Margaret Thatcher distilled all the problems of central planning into this one quote*: “Socialist governments traditionally do make a financial mess. They always run out of other people’s money.” Last night, Sarah Palin gave us a new version of the argument, saying that the sugar-daddy government — and President — has run out of sugar, and we need to cut off the supply of sucrose:
To paraphrase Hemingway, people go broke slowly and then all at once. We’ve been slowly going broke for years, but now it’s happening all at once as the world’s capital markets are demanding action from us, yet Obama assumes we’ll just go borrow another cup of sugar from some increasingly impatient neighbor. We cannot knock on anyone’s door anymore. And we don’t have any time to wait for Washington to start behaving responsibly. We’ll be Greece before these D.C. politicians’ false promises are over. We must force government to live within its means, just as every business and household does.
We can’t close our $1.5 trillion deficit overnight, but we must get as close as we can as soon as we can. Little nibbles here and there over 10 years (spun to sound like they’re huge budget cuts) aren’t anywhere near enough. I know from experience that cutting government spending isn’t easy. As governor, I made the largest veto cuts in my state’s history, and I didn’t make many friends doing it. But we will never recover, we will never get free of devastating debt, unless we make tough choices now. We don’t hear talk like this from leaders in D.C. or from those running for office because they say what they think we want to hear rather than what must be said.
We are in desperate need of real leadership, but President Obama’s solution to everything is to grow government by borrowing more money, spending more money, printing more money, and taxing our job creators. He once said that he “believes in American Exceptionalism…just as the Greeks believe in Greek Exceptionalism.” Well, the path he has us on will make us just as “exceptional” as Greece – debt crisis, stagnation, permanent high unemployment, and all.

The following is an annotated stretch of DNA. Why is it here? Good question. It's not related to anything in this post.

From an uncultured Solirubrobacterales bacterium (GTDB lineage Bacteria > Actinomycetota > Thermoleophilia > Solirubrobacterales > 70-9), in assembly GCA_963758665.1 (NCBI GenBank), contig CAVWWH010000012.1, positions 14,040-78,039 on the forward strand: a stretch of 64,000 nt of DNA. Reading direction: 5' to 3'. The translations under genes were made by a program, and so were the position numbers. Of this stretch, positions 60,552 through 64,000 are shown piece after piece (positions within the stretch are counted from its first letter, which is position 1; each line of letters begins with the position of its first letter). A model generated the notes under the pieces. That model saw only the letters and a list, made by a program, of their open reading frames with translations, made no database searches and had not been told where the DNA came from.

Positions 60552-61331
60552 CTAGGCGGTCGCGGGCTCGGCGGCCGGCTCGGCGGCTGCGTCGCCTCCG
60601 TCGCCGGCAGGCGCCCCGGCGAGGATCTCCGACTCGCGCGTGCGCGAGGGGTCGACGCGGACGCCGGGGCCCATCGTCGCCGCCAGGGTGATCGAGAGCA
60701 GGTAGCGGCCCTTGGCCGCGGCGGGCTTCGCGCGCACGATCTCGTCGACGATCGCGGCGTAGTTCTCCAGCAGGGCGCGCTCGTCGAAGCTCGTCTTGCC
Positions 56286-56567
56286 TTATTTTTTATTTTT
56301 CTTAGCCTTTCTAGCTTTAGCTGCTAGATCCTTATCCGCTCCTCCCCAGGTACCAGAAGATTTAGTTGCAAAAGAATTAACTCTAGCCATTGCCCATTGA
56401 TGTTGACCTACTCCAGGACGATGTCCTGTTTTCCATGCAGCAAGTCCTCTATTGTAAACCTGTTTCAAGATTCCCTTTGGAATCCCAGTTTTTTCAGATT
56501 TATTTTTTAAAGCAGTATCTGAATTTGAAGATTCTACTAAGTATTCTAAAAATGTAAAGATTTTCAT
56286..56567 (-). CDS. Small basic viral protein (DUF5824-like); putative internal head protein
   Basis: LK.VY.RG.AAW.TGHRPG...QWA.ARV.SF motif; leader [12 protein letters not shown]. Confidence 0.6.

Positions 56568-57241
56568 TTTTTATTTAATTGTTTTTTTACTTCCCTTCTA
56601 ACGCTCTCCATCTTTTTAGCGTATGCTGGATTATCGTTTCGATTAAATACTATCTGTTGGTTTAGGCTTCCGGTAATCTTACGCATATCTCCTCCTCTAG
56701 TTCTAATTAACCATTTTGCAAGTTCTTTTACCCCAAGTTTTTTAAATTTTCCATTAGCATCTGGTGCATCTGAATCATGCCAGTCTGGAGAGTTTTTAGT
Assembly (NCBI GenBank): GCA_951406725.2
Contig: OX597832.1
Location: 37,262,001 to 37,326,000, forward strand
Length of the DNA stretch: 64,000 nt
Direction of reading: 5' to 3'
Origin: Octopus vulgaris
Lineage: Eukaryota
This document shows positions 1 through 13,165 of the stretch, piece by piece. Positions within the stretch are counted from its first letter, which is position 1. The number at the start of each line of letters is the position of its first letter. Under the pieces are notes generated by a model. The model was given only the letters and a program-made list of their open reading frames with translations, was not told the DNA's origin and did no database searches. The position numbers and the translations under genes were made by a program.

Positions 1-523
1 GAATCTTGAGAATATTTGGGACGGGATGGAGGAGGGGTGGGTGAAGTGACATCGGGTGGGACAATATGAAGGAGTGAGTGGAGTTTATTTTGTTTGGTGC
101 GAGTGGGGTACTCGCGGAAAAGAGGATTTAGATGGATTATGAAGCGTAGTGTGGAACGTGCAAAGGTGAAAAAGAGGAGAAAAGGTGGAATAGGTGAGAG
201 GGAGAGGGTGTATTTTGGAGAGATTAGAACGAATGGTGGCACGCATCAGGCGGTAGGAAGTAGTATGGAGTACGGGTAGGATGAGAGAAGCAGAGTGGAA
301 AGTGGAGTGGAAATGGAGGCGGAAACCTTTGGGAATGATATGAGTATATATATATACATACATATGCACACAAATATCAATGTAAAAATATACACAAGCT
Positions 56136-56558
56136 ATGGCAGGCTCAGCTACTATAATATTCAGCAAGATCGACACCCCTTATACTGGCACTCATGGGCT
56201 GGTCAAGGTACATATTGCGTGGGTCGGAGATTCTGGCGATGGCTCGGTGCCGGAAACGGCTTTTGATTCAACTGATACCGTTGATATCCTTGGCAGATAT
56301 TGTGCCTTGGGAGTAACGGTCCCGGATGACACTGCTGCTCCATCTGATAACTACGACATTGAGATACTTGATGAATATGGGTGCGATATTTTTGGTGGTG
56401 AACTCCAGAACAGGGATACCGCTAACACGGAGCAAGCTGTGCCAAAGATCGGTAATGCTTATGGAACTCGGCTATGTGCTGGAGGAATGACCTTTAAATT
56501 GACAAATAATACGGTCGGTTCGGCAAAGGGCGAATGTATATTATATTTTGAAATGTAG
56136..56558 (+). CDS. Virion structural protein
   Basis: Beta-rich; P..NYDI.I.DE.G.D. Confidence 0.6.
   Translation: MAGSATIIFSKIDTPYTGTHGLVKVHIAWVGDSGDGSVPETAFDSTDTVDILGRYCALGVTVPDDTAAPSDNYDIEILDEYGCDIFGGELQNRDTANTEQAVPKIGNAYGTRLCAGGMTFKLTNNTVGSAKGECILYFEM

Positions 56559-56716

As we approach 2012, there are important lessons we can learn from all of this. First, we should never entrust the White House to a far-left ideologue who has no appreciation or even understanding of the free market and limited government principles that made this country economically strong. Second, the office of the presidency is too important for on-the-job training. It requires a strong chief executive who has been entrusted with real authority in the past and has achieved a proven track record of positive measurable accomplishments. Leaders are expected to give good speeches, but leadership is so much more than oratory. Real leadership requires deeds even more than words. It means taking on the problems no one else wants to tackle. It means providing vision and guidance, inspiring people to action, bringing everyone to the table, and with a servant’s heart dedicating oneself to striking agreements that keep faith with our Constitution and with the ordinary citizens who entrusted you with power. It means bucking the status quo, fighting the corrupt powers that be, serving the common good, and leaving the country better than you found it. Most of us don’t see a lot of that real leadership in D.C., and it’s profoundly disappointing.
The mention of Greece should remind people that while we’re begging for more sugar from China and sovereign-wealth funds around the world, we’re also loaning sugar to Greece through the IMF. We’re bailing out a country that has so far struggled to change course and operate without deficits, while we’re failing to learn the lesson from their collapse. And this is the same government that ran three trillion-dollar-plus deficits in a row thanks to a massive uptick in spending, and insists that the problem is revenue.